After that there's a whole lot of counter-cultural stuff about loving each other, indissoluble unions, having children, and raising them with a love of God.

I won't kid you: marriage isn't for wimps. But do it right, and it's a hoot. In the case of me and my wife, I'm quite sure that God's been holding us up. It's not by my strength, that's sure.

The Catholic Church Has - You Guessed it - Rules About Marriage

For starters, the Church insists that those getting married be
  • Human
  • One man and one woman
    • No
      • Polygamy
      • Polyandry
    • Even if your culture says otherwise
    (Catechism, 1601-1658, Leviticus 20:15)
There are some minimum requirements too. Mostly that the two parties:
  1. Are free to marry
  2. Freely exchange their consent
  3. They have the intention to
    • Marry for life
    • Be faithful to one another
    • Be open to children
  4. Give their consent
    • In the presence of two witnesses
    • Before a properly authorized Church minister
    (United States Conference of Catholic Bishops (USCCB), "Frequently Asked Questions about Marriage")
That last requirement, #4, can be waived - but the waiver has to be approved by a church authority. (USCCB)

Getting married in the Catholic Church isn't as simple as getting hitched by Viva Las Vegas Wedding Chapels Inc. - but then, the Church is helping you get ready for a lifetime commitment as a symbol of Christ's relationship with His Church.

Which can mean the psychological and spiritual equivalent of a decades-long marathon. Or, as in the case of my son-in-law's first marriage, the devotion, joy, sadness and loss of those decades packed into a very short span.

Either way, you're well-advised to get ready before tying the knot.

Catholic marriage being a sacrament is another reason why it has to be in a church (a cathedral will do, too) - unless there's a really good reason for doing it somewhere else. And then, you have to get clearance.

There's a Lot of Fun, Too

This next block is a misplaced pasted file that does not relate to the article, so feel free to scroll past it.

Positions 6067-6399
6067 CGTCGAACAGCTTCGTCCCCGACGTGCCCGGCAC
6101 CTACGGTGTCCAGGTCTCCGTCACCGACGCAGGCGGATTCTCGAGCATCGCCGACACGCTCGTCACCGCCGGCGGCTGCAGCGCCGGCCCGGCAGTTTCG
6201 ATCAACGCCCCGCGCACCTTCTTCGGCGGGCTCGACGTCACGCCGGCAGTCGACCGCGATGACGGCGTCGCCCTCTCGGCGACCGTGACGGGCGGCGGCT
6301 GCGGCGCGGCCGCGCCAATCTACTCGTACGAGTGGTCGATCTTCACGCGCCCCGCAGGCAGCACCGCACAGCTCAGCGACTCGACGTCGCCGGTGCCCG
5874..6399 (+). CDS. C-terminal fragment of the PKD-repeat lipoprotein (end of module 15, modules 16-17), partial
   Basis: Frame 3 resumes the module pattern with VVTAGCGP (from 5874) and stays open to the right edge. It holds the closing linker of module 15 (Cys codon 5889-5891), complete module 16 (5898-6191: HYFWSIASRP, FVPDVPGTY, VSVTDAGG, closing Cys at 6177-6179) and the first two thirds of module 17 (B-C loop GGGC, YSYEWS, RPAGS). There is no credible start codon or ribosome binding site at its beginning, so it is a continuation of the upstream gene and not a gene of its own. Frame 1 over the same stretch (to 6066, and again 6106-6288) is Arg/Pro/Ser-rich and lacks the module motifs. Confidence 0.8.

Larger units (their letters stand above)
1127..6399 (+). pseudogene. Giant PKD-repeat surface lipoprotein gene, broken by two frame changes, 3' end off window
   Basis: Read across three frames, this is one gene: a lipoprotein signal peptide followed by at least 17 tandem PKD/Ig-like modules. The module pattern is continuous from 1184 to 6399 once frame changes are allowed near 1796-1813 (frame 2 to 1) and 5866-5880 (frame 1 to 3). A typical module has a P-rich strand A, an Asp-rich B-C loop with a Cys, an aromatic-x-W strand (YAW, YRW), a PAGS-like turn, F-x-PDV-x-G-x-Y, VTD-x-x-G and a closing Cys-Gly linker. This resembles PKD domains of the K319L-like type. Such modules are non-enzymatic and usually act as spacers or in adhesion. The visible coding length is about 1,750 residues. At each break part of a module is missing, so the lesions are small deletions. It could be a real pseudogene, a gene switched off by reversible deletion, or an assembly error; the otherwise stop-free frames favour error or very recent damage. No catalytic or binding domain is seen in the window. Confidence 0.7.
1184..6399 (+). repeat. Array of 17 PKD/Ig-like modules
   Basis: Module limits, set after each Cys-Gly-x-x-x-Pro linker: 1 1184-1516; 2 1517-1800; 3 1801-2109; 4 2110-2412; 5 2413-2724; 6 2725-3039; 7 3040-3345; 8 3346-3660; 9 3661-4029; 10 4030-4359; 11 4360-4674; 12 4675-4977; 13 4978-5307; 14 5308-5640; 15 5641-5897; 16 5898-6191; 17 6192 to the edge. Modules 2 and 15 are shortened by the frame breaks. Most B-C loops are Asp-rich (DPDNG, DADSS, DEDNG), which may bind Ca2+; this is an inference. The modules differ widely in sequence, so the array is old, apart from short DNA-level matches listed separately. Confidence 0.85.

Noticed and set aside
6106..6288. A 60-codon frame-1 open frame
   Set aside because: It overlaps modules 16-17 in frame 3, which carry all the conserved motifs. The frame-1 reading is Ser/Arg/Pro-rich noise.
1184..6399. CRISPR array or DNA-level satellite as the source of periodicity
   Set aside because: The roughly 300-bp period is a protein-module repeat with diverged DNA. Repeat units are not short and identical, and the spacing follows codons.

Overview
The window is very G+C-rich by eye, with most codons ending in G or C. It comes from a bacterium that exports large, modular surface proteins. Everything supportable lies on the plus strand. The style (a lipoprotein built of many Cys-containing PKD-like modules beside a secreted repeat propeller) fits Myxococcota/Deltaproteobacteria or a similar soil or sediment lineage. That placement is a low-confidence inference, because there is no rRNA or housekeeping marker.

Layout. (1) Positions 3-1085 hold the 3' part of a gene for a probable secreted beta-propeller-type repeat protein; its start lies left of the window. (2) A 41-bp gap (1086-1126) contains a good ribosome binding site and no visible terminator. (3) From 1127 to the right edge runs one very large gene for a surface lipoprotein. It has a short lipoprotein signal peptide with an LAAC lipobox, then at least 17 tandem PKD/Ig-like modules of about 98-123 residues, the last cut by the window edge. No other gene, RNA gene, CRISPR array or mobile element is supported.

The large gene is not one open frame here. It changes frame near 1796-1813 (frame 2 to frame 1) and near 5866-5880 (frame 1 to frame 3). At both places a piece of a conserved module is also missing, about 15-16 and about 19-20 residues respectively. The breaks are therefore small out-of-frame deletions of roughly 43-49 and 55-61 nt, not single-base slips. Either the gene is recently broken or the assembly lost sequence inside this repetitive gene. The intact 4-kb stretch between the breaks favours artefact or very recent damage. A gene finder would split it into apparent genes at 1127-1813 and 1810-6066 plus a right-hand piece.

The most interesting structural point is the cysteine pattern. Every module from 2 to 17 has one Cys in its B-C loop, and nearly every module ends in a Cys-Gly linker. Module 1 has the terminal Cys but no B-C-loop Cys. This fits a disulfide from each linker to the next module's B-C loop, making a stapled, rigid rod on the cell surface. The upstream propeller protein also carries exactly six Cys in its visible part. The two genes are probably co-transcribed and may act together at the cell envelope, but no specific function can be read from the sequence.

If you do it right, marriage can be a wonderful experience. I have a hard time imagining life without our six children - the four who lived to be born, and the two who didn't.

It hasn't been one long sweetness-and-light session. This morning, for example, my son and I had a few rather tense words about a particular activity: but we're okay now, and he's learned a bit about himself, I trust. So have I, for that matter. (I'd be more specific - but I'd have to clear it with him first: And I'm not delaying this post another day.)

And now, if I'm going to be a halfway-decent husband and father tomorrow, I have to tie this post up and get to bed. Goodnight, and my God bless you.

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Marian Apparition: Champion, Wisconsin

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What's That Doing in a Nice Catholic Blog?

From time to time, a service that I use will display links to - odd - services and retailers.

I block a few of the more obvious dubious advertisers.

For example: psychic anything, numerology, mediums, and related practices are on the no-no list for Catholics. It has to do with the Church's stand on divination. I try to block those ads.

Sometime regrettable advertisements get through, anyway.

Bottom line? What that service displays reflects the local culture's norms, - not Catholic teaching.